Shuttle moves to launch pad

Tests continue in hopes Discovery can blast off for space station in early July

May 20, 2006|By MICHAEL CABBAGE | MICHAEL CABBAGE,ORLANDO SENTINEL

CAPE CANAVERAL, Fla. -- The space shuttle Discovery was rolled out to its launch pad at Kennedy Space Center yesterday amid growing optimism that the mission will be ready for a July 1 liftoff.

The biggest threat to the launch date remains uncertainty about whether the shuttle's external fuel tank is safe to fly after the removal of a foam ramp from the tank's exterior.

The ramp was taken off after a 1-pound piece broke free during Discovery's launch last July and narrowly missed the shuttle.

NASA engineers have completed wind tunnel tests designed to gather data about the effects of flying the tank without the ramp. Researchers are studying the data to make sure the redesign is safe.

Preliminary indications from the analysis are good, said Wayne Hale, NASA's space shuttle program manager. "But we won't know until we add up the last column of numbers."

"I have a good degree of confidence it will all come out good," Hale said, "or we wouldn't have rolled the vehicle out."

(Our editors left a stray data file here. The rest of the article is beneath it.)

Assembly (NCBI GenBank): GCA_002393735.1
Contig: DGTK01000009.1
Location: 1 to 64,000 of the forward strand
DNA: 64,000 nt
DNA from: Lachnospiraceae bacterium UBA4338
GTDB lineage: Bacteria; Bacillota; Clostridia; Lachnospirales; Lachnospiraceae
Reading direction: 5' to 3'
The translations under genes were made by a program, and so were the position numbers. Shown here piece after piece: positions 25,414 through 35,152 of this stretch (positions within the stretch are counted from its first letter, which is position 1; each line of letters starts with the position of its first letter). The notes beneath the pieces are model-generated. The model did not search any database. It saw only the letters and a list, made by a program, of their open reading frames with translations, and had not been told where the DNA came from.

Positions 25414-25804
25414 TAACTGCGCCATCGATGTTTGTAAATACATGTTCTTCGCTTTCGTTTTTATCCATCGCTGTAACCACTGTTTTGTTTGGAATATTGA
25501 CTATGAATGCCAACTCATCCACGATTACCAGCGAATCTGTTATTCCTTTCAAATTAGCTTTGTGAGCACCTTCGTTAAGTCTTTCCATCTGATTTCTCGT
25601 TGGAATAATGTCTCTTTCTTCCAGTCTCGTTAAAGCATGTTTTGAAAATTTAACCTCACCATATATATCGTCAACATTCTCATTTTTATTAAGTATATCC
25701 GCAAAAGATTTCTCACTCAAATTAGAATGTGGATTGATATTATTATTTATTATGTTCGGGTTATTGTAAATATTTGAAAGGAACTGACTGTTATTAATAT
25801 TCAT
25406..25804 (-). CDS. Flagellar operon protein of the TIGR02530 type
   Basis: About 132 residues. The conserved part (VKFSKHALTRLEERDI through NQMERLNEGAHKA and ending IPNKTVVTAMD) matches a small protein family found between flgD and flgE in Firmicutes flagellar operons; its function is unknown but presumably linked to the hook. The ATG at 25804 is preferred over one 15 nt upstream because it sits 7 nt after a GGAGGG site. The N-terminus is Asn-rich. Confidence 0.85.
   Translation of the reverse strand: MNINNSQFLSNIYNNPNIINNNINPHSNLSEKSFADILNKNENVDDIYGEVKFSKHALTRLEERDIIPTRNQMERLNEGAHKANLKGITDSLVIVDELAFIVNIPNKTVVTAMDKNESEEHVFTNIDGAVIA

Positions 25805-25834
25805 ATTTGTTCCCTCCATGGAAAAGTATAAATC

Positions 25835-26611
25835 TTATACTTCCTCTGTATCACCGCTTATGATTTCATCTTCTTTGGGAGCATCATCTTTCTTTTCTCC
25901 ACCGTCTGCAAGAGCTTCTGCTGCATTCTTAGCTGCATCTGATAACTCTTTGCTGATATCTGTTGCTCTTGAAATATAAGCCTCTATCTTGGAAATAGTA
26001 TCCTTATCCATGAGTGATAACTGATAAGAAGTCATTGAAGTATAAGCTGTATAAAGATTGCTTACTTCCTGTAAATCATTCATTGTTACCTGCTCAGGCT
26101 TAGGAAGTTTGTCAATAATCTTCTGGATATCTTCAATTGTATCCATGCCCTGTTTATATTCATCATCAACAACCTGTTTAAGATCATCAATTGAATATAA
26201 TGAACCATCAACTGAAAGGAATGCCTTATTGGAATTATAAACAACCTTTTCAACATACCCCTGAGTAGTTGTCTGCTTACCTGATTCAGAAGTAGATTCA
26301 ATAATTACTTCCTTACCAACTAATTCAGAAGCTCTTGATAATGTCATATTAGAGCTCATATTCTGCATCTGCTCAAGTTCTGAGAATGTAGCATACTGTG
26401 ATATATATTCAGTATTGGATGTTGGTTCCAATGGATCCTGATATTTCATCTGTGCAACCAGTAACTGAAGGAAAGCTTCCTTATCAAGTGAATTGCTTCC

NASA managers are scheduled to meet June 7 to make a final decision on the changes to the tank, although it's possible the issue might not be resolved until Discovery's flight readiness review on June 16-17.

The mission, an 11-day test flight that will deliver supplies to the International Space Station, is scheduled to lift off during a window extending from July 1 to 19.

Hale also expressed optimism that NASA would launch two more shuttle missions in August and December if the tank for the later flight is ready in time.

"We're planning to get three flights off this year," he said, "but it will be tight."

Atop a huge Apollo-era crawler, Discovery began the 4.2-mile trek to Kennedy's Launch Pad 39B a few minutes before 1 p.m. The trip, which normally takes six to seven hours, was stopped temporarily when a bearing on the crawler transporting the shuttle overheated.

Michael Cabbage writes for the Orlando Sentinel.

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